It’s getting to be that time of the year again that many bikers are going to start looking for their next motorcycle. Many of you will be opting for pre-owned (better known as secondhand) motorcycles. It is a great way of getting a new-for-you motorcycle at reasonable costs. But as we all know, there are always hidden dangers. Has the bike been properly maintained? Are there any defects? What will the extra costs be during the riding season to repair all these problems that will arise while riding?
Even the most seasoned mechanic cannot determine if a motorcycle is in perfect condition, unless the bike is stripped down totally, but that costs a lot of money and time. But there are some basic steps you can do yourself, even if you’re not mechanically inclined, when looking at a new bike to see if there might be some problems with your new acquisition.
The engine is obviously the most important part, and the part that can cause the most problems. Before starting the engine open the throttle fully and let go. The throttle should click back instantly, if it doesn’t and goes back slowly, it could mean that the cable needs lubrication or that the gas handle is damaged, or worse, that the butterfly mechanism inside is damaged.
If you are able, drain some of the engine oil. Look to see if there are small metal shaving in the oil. If there are, walk away.
Start the engine. If it starts immediately, you’re fine. If it takes a while it could mean that the battery is dead or almost dead. Once the engine is running and has reached its normal temperature, the idle should decrease. If not, the timing on the engine could be off.
Open the throttle. If the increase is regular, without a gap in between the revs increasing, you’re fine. Same when you let go of the throttle, it should reach idle rapidly without the engine sputtering.
Listen to the engine, if you hear clicks & clacks, the engine could have problems. Engines are meant to be turning effortlessly, the more clicking noises you hear, the worse the engine is.
Unless you’ve got an automatic motorcycle, and there are not that many around, you’ll need to pay attention to the gearbox. When you put it into first gear, many bikes will clunk, so don’t worry about that. But when you are riding, all other gears should go in pretty smoothly, without any resistance. Some manufacturers have gearboxes that are more noisy than others, but you should always be able to select a gear without any resistance. If it does prove to be hard to get into gear, you’ll be needing to replace the gearbox.
When pressing the clutch, unless the bike is equipped with a dry clutch system, you shouldn’t hear any noise. If it’s a dry clutch, you might hear some spinning vibrations, which is normal. If you feel shocks or slippage, your clutch will need replacing.
If the motorcycle is equipped with a transmission chain, inspect it closely. Makes sure it’s properly mounted, not too tight, not to flexible. If the chain is on tight, it’ll mean the chain has been exposed to excessive tension and probably is ready to be changed. Go for a ride while selecting a gear higher than normal, i.e., if you should be in 2nd gear, select 3rd or 4th. That’s when you’ll hear the chain noises. The noise should be regular without clunking.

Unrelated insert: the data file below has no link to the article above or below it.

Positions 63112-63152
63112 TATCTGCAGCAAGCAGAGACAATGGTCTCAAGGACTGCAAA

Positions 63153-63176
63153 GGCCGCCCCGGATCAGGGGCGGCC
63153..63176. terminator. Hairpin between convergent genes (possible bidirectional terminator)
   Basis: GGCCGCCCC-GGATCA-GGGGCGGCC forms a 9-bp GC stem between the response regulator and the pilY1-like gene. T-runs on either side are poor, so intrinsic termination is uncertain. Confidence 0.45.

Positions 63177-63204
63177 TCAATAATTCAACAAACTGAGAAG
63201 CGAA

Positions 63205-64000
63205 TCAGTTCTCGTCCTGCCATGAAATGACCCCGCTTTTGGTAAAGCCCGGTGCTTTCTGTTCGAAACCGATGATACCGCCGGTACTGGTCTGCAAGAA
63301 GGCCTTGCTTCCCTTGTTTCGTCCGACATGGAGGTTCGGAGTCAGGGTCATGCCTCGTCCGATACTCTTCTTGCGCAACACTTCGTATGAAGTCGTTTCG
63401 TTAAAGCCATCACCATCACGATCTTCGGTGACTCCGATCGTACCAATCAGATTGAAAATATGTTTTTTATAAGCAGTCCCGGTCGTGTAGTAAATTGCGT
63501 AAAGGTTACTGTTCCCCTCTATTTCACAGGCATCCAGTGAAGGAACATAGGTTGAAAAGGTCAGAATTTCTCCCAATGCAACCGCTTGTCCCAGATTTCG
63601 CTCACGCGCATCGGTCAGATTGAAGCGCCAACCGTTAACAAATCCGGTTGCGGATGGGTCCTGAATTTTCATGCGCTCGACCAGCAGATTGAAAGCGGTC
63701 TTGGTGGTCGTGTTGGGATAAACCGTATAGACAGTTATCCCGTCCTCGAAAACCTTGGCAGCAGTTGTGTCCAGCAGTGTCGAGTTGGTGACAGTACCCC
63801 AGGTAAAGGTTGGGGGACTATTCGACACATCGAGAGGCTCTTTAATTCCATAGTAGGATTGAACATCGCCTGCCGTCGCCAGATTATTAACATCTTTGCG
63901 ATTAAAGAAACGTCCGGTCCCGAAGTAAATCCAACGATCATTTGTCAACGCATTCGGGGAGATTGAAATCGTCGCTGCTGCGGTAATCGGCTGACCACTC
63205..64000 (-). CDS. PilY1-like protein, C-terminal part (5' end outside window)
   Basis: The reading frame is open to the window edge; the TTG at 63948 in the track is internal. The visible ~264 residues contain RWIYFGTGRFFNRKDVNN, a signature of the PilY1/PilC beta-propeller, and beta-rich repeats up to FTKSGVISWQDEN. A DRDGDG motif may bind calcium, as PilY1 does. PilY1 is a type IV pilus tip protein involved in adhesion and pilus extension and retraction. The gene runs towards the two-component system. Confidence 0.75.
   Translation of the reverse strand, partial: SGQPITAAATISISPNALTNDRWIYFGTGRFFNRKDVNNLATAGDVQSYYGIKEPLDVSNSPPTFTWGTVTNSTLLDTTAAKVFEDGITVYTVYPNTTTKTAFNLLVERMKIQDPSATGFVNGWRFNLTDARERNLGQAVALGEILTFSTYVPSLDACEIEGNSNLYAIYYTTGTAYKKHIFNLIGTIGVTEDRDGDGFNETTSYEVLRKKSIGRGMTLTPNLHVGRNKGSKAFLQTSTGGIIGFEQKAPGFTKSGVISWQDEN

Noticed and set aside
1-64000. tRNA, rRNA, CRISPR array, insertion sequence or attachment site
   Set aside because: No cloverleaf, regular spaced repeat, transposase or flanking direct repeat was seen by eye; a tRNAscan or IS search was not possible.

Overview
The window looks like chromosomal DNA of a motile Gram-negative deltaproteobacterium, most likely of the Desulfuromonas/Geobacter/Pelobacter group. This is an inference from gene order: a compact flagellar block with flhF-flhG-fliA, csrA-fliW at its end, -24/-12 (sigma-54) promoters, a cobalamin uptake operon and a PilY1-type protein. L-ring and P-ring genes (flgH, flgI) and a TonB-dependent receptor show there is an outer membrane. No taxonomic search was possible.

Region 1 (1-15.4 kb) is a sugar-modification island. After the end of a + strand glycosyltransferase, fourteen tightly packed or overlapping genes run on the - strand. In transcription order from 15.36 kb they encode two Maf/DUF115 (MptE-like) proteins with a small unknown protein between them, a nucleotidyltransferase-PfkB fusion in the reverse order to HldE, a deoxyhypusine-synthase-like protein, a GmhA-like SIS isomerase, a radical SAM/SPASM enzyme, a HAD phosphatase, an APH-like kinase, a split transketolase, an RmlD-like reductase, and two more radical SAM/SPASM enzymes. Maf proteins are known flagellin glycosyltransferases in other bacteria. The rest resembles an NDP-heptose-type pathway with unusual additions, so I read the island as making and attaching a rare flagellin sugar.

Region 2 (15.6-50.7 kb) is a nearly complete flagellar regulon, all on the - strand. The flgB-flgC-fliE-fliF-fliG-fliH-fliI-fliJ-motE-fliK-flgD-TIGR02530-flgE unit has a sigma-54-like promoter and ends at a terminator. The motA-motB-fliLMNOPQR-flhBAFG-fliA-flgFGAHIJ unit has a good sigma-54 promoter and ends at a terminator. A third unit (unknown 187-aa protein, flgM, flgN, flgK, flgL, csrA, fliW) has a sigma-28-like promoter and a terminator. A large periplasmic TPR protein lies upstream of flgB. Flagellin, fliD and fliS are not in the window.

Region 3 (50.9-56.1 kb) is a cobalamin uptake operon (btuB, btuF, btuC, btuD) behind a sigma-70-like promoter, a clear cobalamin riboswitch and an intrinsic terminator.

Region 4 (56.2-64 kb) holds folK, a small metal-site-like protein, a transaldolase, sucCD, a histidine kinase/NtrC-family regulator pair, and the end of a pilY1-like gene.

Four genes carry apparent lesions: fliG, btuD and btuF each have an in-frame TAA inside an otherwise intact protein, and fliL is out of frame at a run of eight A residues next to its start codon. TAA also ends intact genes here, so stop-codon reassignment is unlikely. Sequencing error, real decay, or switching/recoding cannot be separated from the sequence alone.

Push hard in one swoop the front and then next the rear of the bike. The suspension should contract fluidly, without sound. When you let go, it should go back to its original position fluidly and again without sound. If you hear a clicking sound, it could mean that the suspension is as good as gone. When test riding it, slowly go onto a sidewalk. Feel how the suspension compresses. Is it fluid both ways? If it jerks or bounces, you’re in trouble.
With the engine off, sit on the bike and press the brakes (front and back) one at a time. You should not hear any noise that resembles suction. If the levers soften, it could be that there’s air in the system, or worse, that there’s a leak.
When riding at a slow speed, brake independently (front and then back). You should hear a soft and regular whistling of the brakes. If not, your brakes will need to be replaced.
At higher speeds, you should not feel any vibrations. If you hear metal grinding, it means you’ll need to replace the brake-pads.
Best is if the bike has a center stand to put it on the stand, if not you’ll need help. With the front wheel off the ground, spin it. It should turn freely without any lateral movement. You should not hear any clicking sounds. Same with the rear wheel.
Juggle each wheel laterally. There should be no movement or clicking sounds.
If the wheel has spokes, hit each spoke with a metallic object. The sounds of each spoke should be almost identical to the previous one. If not, it’s replacement time.
If the bike has a center stand, sit on the bike so that the front wheel is in the air. Move yourself while pressing the front brakes forward and backward, so that the front wheel presses on the ground and then goes up again, same with the back wheel. You should not feel any “play” in the bike, no movements in the structure. If there is, the structure of the bike is not sound.
The best is if the seller has all the maintenance papers, i.e., invoices for each service performed. This way you can be sure it has been maintained to spec. See when the last time the spark plugs were changed, or the battery. Have you got a new chain?
Has the bike maintenance log been kept?
All of these, and many more, will ensure that you get a properly working bike. Remember that some people will sell their bike because it’s not working properly anymore, and they don’t want to be bothered with maintenance bills. Some will just get rid of their bike because they want a new model.
Spending time upfront when buying a new-for-you motorcycle will mean that you’ll be spending more time riding it instead of having it in the shop for repairs.